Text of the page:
When the casting call for my first cozy mystery novel, Dust Bunnies and Dead Bodies, was sounded, I was fortunate that so many wonderful, capable characters answered.
I’d like to take this opportunity to introduce four of them … the stars.
For the protagonist, I was looking for a Baby Boomer-aged, strong, independent woman, who was tenacious, smart, resourceful, charming (when it worked to her advantage), snarky (usually), and loyal to a fault. Naturally, I couldn’t cast myself, so I did the next best thing… Enter Crystal Cropper. Her resume boasts a few accomplishments I have only dreamed about—like acing her Ladies Kick-Ass Self-Defense course or working as a crime beat reporter for a major Southern California newspaper. She obviously has a knack for the written word and never hesitates to use the power of her pen to expose corruption in her tiny town. Oh, one other thing. If you value your life, never call her a “senior citizen” … Not. Ever.
Gertie Tyroo is one of those people you never really know. An octogenarian, she’s barely five foot tall, wears a leopard-print coat year-round, is never seen without her straw handbag clutched to her chest, and flies off the handle at the drop of a crumb—especially if it falls onto one of her freshly mopped floors. But there is another, deeper side to Gertie that even Crystal Cropper doesn’t know about. Yet. Even I am not at liberty to reveal too much about it, lest I want the men in black knocking on my door. And so, I’ll leave it at this: November 22, 1963. Dallas. Grassy Knoll.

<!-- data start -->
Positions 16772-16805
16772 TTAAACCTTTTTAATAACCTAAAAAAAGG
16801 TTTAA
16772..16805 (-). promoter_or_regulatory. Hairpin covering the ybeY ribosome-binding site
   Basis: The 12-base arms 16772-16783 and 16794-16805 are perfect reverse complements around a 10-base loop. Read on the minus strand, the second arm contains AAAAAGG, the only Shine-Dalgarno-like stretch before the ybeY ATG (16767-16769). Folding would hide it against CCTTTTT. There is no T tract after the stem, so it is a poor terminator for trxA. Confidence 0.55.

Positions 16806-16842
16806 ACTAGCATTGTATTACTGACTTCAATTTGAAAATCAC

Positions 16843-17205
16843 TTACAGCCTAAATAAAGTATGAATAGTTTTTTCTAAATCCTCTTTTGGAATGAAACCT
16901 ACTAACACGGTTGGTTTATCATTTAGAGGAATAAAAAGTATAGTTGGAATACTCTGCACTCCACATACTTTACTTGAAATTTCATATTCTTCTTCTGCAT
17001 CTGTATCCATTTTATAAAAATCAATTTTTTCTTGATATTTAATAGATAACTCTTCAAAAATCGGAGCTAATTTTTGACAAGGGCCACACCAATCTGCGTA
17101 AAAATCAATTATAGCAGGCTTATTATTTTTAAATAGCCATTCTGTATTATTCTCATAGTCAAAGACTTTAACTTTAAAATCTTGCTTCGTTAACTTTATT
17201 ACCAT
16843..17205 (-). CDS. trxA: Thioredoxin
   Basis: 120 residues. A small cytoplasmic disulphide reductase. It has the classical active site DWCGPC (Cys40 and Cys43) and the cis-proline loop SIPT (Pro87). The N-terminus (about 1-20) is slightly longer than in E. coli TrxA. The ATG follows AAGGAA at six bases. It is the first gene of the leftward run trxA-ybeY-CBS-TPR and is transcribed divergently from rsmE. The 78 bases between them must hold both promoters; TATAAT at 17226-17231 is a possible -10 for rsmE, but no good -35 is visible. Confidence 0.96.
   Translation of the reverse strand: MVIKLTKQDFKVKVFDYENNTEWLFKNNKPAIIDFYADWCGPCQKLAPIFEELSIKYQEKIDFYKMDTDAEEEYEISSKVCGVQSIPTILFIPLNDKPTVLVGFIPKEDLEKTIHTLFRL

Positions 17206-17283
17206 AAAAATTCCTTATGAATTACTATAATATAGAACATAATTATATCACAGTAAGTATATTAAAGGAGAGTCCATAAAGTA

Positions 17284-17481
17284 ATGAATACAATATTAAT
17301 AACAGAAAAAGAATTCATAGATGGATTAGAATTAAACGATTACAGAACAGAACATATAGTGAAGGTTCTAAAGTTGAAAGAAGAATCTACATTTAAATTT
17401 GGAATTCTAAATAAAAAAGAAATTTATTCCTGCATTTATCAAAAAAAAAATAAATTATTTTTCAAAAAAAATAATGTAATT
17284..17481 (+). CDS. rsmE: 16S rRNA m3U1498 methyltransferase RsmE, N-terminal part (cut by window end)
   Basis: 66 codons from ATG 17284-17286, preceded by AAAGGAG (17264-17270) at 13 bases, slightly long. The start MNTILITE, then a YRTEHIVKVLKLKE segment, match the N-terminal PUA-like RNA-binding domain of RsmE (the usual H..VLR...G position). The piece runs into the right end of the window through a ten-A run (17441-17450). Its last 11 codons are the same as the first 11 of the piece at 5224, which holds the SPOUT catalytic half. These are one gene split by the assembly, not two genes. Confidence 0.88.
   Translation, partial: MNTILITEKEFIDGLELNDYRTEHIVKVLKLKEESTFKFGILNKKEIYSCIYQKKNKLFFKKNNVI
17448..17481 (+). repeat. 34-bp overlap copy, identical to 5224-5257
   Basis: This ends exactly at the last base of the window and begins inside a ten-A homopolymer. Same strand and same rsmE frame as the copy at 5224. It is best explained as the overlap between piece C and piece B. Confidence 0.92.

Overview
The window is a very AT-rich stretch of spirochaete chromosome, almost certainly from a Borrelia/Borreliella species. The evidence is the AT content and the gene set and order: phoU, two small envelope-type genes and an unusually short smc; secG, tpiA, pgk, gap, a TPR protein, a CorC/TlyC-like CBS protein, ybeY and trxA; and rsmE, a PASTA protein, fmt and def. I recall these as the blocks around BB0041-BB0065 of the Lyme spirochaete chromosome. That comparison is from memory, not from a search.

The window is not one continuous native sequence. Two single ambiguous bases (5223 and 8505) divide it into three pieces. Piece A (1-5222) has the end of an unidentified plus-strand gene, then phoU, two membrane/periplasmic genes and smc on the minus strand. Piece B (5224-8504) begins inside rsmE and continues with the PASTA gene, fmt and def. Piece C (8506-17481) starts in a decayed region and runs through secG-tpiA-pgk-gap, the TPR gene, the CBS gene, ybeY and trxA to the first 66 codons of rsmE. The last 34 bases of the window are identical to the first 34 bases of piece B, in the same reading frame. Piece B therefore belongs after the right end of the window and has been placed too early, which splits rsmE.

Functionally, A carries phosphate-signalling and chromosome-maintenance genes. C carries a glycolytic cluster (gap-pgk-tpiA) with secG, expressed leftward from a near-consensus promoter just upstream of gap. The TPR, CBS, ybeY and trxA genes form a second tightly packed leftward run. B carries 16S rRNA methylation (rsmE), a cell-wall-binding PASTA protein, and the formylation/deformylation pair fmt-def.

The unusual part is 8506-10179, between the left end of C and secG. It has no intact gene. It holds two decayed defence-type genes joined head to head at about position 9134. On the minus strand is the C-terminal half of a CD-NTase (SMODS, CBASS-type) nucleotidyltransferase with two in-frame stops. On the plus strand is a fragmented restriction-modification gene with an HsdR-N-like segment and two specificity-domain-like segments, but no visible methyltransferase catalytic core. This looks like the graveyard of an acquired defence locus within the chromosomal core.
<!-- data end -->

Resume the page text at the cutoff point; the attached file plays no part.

SHERIFF VERLIN WALLACE
Crystal’s prickly relationship with her life-long buddy, Verlin Wallace, started the instant they met in Mrs. Stroup’s kindergarten class at Elmwood Elementary more than 60 years ago. From day one, verbal sparring was how they communicated. Verlin is a career law enforcement officer, starting out as a deputy. He was elected to two terms as sheriff in the 1990s, and is currently in the middle of this third term. Verlin is Andy Taylor with a touch of Barney Fife. Despite his inordinate amount of puff and bluster, he is nonetheless well liked by Elm County folk. Verlin is good at his job, and few people know how much he actually detests performing criminal investigations. A confirmed bachelor, Verl doesn’t have the patience to put up with a woman meddling in his day-to-day life; but if truth be told, there is one woman he’s always been partial to. He knows it’s crazy, but he harbors a speck of hope that in their old age, she’ll be partial to him too.
The beautiful and conniving Kathryn Lovejoy Kronkite Baxter was a widowed, disinherited, former private-duty nurse when she waltzed into the life of Elmwood High School football coach Jack Baxter in the spring of 1993, shortly after the death of his wife. Was it coincidence that only six months after Jack and Kathryn married, he suffered a massive, debilitating stroke, exactly as her previous husband had? The stroke left Jack a complete invalid, totally dependent on his over-protective, young wife. The stroke also left Kathryn free to pursue other interests, namely handsome younger men and possibly a key role in an illegal drug ring.
Dust Bunnies and Dead Bodies is populated with several supporting cast members, all of whom work hard to help move the story forward at a rapid pace to keep the reader entertained and guessing to the very end. I think they do … but I’m prejudiced. So I’ll leave the final verdict up to you.
I hope you will let me know what you think.
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Thanks so much for stopping by ... please come back often!— Janis
This blog post was originally published Oct. 17, 2014, by Shelley's Book Case.